When is compilation ("BatComp") worthwhile?

#1
I thought I would look into batch-file compilation (I have written over 100 batch files since first getting 4NT many years ago), so I compiled all of my batch files in a "For" loop. While I got some messages essentially saying that the .BAT file was "too small" for compilation to be worthwhile, I noticed that all of the original .BAT files also each fit into a single cluster (4K) on the hard-drive, as do (of course) the corresponding ".BTM" files. This being the case, is it really worthwhile to compile .BAT files that fit into a single cluster? While I don't imagine there'll be an improvement in "load" time (a single cluster is the smallest unit of disk-drive I/O), there might be an advantage in terms of batch-file "parse" time. (And I have to ask - how many people write .BAT files that are larger than 4K? I certainly don't, and since the batch file language is now essentially what (used to be) called a "high-level language" I am writing some pretty large (but less than 4K! ; > ) batch files. (I am a C++ programmer by trade, and batch files are certainly much easier to write to do DOS things than are C++ programs!)
 

Charles Dye

Super Moderator
Staff member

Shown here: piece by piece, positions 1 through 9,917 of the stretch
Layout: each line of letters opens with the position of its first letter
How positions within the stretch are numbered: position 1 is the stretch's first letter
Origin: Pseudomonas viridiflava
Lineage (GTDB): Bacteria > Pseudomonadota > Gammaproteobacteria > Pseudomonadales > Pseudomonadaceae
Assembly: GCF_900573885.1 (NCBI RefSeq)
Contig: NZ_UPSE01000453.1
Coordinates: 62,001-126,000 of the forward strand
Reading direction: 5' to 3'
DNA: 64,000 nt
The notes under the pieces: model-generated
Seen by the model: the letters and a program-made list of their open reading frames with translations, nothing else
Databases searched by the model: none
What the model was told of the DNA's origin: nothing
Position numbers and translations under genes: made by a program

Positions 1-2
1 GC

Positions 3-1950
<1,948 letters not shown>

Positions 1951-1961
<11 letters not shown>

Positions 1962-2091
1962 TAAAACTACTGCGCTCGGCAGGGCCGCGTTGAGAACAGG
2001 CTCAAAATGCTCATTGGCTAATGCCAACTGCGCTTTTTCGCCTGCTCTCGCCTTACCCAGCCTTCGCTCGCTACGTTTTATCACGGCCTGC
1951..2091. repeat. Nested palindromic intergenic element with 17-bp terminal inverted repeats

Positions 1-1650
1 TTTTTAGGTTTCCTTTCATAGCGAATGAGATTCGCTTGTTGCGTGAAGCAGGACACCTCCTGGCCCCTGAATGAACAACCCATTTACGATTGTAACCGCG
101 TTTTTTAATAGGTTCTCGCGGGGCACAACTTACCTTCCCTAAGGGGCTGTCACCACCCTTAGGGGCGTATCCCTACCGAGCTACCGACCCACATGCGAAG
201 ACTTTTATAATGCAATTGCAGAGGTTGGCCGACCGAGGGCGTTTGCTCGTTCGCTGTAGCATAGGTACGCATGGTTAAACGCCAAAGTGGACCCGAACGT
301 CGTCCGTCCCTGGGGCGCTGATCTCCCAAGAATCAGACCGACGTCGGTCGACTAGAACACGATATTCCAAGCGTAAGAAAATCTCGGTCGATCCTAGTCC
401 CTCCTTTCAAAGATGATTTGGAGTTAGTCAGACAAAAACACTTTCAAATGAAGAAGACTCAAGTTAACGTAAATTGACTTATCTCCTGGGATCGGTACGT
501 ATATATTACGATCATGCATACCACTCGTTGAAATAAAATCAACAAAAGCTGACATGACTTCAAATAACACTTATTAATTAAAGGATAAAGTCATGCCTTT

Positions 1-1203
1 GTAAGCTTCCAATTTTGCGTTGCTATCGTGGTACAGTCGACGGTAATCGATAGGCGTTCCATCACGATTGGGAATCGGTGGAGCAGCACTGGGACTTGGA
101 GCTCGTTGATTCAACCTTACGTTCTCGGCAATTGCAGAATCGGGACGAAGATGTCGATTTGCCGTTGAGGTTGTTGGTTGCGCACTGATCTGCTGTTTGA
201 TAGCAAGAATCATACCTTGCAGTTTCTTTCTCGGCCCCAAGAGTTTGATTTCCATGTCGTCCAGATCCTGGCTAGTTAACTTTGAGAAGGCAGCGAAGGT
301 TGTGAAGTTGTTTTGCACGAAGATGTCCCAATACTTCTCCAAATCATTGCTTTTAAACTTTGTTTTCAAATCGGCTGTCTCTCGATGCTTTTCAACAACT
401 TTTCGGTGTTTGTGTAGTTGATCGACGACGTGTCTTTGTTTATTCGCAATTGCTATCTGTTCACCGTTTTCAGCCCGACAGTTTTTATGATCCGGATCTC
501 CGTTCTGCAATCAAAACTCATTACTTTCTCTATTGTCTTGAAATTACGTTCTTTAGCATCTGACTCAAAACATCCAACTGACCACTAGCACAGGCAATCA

May 20, 2008
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46
Albuquerque, NM
prospero.unm.edu
#2
Re: When is compilation ("BatComp") worthwhile?

While I got some messages essentially saying that the .BAT file was "too small" for compilation to be worthwhile, I noticed that all of the original .BAT files also each fit into a single cluster (4K) on the hard-drive, as do (of course) the corresponding ".BTM" files. This being the case, is it really worthwhile to compile .BAT files that fit into a single cluster?
BATCOMP isn't a compiler, it's a compressor.

Yes, batch files do sometimes grow large enough to make compression worthwhile, but I think the major advantage is obfuscation. If you have a batch file containing e.g. passwords, compressing it with BATCOMP and using the /E option will make them far less obvious to the casual user.
 

rconn

Administrator
Staff member
May 14, 2008
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95
#3
BATCOMP stands for "batch compressor", not "batch compiler".

It's purpose is to prevent end users from modifying (deliberately or
inadvertently) batch files, not to make them faster or (significantly)
smaller. This was requested by some IT departments that wanted to
distribute batch files but were afraid of their smartest (& dumbest?) users
rewriting them.

And yes, I know of some TCC users who have some *very* large batch files!

Rex Conn
JP Software
 
#4
BATCOMP stands for "batch compressor", not "batch compiler".

It's purpose is to prevent end users from modifying (deliberately or
inadvertently) batch files, not to make them faster or (significantly)
smaller. This was requested by some IT departments that wanted to
distribute batch files but were afraid of their smartest (& dumbest?) users
rewriting them.

And yes, I know of some TCC users who have some *very* large batch files!

Rex Conn
JP Software
Thanks, Rex. My mistake! ; > ) (Althought I do sort of wonder when/why/how that happened...)